Roberts and Hedges effectively play a struggling mother and son in ‘Ben Is Back’

“Ben Is Back” – “Instead of a criminal or a drug addict, I was looking at a boy, just a boy.” – Shannon A. Thompson, “Take Me Tomorrow”

Ben (Lucas Hedges) is back home on Christmas Eve.

Patches of crusty snow are scattered on suburban lawns, wintery-grays fill the skies and leafless trees remind us that warm weather won’t hug this neighborhood for a few distant months.  It might be comfy inside Ben’s house, but this (roughly) 18-year-old kid is locked out, because he did not tell his mom Holly (Julia Roberts), stepdad Neal (Courtney B. Vance) and siblings that he was arriving today.

Once Holly, however, sees her son at the top of the driveway, she runs to him and throws her arms around his shoulders with an emotional concoction of disbelief and joy.  You see, Ben is not on his college break.  He took an unannounced leave from a rehabilitation center.  Ben is a drug addict and should focus on his recovery, but Holly wished that he could be home for Christmas, and the young man took her request literally.

Writer/director Peter Hedges – who directed “Pieces of April” (2003) and “Dan in Real Life” (2007) and wrote “What’s Eating Gilbert Grape” (1993) – literally casts his son Lucas in this painful story about addiction that will figuratively put the audience through the wringer.  Although Ben’s issues impact every family member, the film primarily focuses on his relationship with his mother, and Lucas and Julia deliver two remarkable performances.  In fact, Roberts deserves her fifth Oscar nomination, and even though 2018 is a crowded field for female lead performances, her work “Ben Is Back” is that good.

The film’s narrative lasts for less than a day, but Roberts seems to assemble Holly’s years of historical anguish over Ben’s addiction.  Holly retains both her uncompromising love for her son and the heartbreak caused by an emotional wrecking ball wrapped in his compulsions and boorish adolescence.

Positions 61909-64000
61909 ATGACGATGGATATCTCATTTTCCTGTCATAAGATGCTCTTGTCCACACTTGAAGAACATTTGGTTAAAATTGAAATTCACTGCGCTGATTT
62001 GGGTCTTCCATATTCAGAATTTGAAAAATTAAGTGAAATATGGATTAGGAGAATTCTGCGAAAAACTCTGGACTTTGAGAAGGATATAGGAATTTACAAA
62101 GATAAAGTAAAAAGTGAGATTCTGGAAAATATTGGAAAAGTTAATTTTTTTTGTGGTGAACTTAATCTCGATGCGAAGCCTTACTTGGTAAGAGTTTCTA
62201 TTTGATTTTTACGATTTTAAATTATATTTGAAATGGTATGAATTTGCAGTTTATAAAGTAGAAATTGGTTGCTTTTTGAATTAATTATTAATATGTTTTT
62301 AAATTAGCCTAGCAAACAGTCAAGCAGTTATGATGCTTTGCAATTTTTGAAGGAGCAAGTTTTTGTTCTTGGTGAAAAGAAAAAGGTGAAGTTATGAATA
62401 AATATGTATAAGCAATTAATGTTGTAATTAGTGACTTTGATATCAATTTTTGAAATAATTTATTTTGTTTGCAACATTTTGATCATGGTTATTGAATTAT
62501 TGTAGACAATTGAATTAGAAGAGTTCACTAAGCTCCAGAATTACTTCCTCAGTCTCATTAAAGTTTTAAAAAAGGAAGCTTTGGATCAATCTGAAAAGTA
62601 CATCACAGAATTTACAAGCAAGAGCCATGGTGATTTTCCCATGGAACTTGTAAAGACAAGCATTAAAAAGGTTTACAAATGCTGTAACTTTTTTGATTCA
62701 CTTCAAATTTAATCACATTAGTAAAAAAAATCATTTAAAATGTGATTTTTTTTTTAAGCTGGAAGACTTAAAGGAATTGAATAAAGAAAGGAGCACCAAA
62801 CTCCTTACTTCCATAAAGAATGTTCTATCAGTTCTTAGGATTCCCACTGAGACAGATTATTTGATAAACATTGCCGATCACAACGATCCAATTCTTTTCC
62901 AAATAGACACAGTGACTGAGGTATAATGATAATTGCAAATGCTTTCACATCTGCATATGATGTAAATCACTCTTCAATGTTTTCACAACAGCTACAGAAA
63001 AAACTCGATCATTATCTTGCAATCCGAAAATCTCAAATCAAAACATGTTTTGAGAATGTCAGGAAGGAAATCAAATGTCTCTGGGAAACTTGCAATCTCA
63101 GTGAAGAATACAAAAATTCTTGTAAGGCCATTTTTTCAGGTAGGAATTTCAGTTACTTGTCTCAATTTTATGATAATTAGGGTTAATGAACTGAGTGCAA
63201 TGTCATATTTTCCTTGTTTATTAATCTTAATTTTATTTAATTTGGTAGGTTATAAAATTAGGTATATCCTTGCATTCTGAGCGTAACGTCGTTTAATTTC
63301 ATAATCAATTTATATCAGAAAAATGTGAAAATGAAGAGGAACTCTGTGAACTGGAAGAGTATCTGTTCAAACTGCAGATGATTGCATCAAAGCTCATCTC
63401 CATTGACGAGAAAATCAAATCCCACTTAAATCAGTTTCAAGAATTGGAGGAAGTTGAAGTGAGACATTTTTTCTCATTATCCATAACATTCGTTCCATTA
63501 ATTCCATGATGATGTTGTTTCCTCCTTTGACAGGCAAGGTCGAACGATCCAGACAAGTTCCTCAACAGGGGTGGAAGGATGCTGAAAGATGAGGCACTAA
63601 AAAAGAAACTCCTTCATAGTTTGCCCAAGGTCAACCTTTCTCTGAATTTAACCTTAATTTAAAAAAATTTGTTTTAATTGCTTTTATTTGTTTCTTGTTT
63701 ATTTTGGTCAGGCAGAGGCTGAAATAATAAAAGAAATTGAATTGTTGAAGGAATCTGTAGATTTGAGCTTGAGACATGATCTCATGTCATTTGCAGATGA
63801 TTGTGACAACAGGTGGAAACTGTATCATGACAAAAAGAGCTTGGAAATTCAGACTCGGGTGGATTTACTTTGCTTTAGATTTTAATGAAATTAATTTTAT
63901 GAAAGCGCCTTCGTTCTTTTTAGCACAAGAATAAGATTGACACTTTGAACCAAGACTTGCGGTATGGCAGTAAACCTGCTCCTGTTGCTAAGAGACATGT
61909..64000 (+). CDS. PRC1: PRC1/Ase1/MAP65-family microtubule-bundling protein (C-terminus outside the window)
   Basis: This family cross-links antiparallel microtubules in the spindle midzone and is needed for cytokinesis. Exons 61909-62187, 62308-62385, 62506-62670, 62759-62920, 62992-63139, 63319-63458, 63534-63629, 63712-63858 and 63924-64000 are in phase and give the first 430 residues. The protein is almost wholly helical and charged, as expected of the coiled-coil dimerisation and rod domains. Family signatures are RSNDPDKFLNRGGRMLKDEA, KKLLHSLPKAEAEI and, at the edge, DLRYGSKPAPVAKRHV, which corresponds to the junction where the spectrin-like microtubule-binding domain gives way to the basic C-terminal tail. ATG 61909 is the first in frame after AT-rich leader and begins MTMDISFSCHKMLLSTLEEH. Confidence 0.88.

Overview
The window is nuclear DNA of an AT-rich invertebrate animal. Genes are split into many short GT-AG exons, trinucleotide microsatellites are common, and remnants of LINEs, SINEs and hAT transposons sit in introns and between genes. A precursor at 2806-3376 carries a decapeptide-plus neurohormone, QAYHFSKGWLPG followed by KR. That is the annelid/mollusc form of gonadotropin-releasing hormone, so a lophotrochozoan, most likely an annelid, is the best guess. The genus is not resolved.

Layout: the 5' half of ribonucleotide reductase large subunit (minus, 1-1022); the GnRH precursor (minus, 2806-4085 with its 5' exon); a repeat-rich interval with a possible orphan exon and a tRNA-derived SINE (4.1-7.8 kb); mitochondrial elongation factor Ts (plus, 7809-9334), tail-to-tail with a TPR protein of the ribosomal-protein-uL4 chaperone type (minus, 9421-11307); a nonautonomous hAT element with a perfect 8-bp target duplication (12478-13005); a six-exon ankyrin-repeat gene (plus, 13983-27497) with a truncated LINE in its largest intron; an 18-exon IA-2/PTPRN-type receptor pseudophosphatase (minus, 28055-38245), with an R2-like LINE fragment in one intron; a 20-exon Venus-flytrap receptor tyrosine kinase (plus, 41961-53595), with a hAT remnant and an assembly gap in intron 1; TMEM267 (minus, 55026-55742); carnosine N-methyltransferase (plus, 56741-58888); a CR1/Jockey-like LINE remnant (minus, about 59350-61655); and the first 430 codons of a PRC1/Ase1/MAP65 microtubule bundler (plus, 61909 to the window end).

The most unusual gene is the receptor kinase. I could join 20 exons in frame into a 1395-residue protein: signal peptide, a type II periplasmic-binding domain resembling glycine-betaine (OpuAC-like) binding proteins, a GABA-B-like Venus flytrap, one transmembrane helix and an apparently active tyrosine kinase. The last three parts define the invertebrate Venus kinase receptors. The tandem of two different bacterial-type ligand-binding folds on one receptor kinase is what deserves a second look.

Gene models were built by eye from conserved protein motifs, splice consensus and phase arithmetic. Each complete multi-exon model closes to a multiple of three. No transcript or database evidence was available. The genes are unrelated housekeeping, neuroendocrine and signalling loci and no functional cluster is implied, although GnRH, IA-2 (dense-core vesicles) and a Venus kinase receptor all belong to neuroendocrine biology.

Once Ben arrives, Holly and Neal decide that he will stay for a day, because it’s Christmastime.  This means, however, that Ben has to play by Holly’s rules, which include not leaving her sight during his entire visit.  No drugs.  She means business for Ben’s sake, but in reality, she is protecting her family and herself, because Neal, Holly and their other children Ivy (Kathryn Newton), Liam (Jakari Fraser), and Lacey (Mia Fowler) have been put through hell because of his past behavior.

Right away, Peter establishes an apprehensive tone.

Holly feels conflicted-joy, but Ivy repeatedly reminds her that Ben’s unexpected entrance cannot be a welcome one.  At this point, the audience does not realize the extent of Ben’s painful reach, however Ivy delivers numerous warning shots.  This heightens our anxiety, and it is written all over Holly’s face, as she copes with a mix of the stern responsibilities of motherhood, love for her son and self-preservation.

Ben feels anxiety as well.  The pressure to use, but his struggle also lies within his home town.  He carved a brutal path of destruction through these manicured cul-de-sacs, so returning home to face his neighbors – even for just 24 hours – is Ben’s cross to bear.  Embarrassment and/or shame can appear during any ill-timed glance at a mall food court, convenience store or church, which makes this harmless visit with family a painful reminder of the past.

In “Manchester by the Sea” (2016), Lee Chandler (Casey Affleck) could not tolerate the thought of returning to Manchester-by-the-Sea, Mass. due to the anguish of his personal tragedy.

Even though time is supposed to heal all wounds, memories do not fade.

In writer/director Kenneth Lonergan’s affecting film, he flashes back to Lee’s said incident, and the agony punches us in the stomach and leaves us emotionally doubled-over for the remainder of the 2-hour 17-minute runtime and for two years (and counting) afterwards.

Peter does not include a similar moment in “Ben Is Back”, but he reveals Ben’s torment during a chosen confession to a room full of strangers with Holly present.  He spills his guts, and although we do not see Ben’s transgressions, his partial list of admissions is enough, as the scene confirms Ivy’s initial feelings, when Holly meets Ben on their driveway.

“Ben Is Back” takes unexpected turns along the asphalt in this suburban Northeastern or Mid Atlantic community, and admittedly, it flirts with implausibility in a couple cases, but the film draws up a plot that squarely falls on mother and son.  Peter regularly follows their ragged journey with a handheld camera, and he sometimes micro-shadows Holly’s lateral and vertical movements.  This cinematically – and perhaps unconsciously – helps pull us into Holly’s experience, but Roberts’ layered portrayal of a damaged mother carries us on her own.   To prepare for this role, Roberts said in a recent interview that she did not meet with mothers of addicts for a very specific reason.

“I didn’t…it seemed terribly selfish to meet with someone and ask them to unpack their heartbreak for my creative benefit,” she said.

Well, throughout the 1-hour 43-minute runtime of “Ben Is Back”, it truly feels like Holly and Ben have been struggling for years, when she looks at her boy on this particular day.

⭐⭐⭐ out of ⭐⭐⭐⭐

Image credits: Lionsgate; Trailer credits: Moviefone

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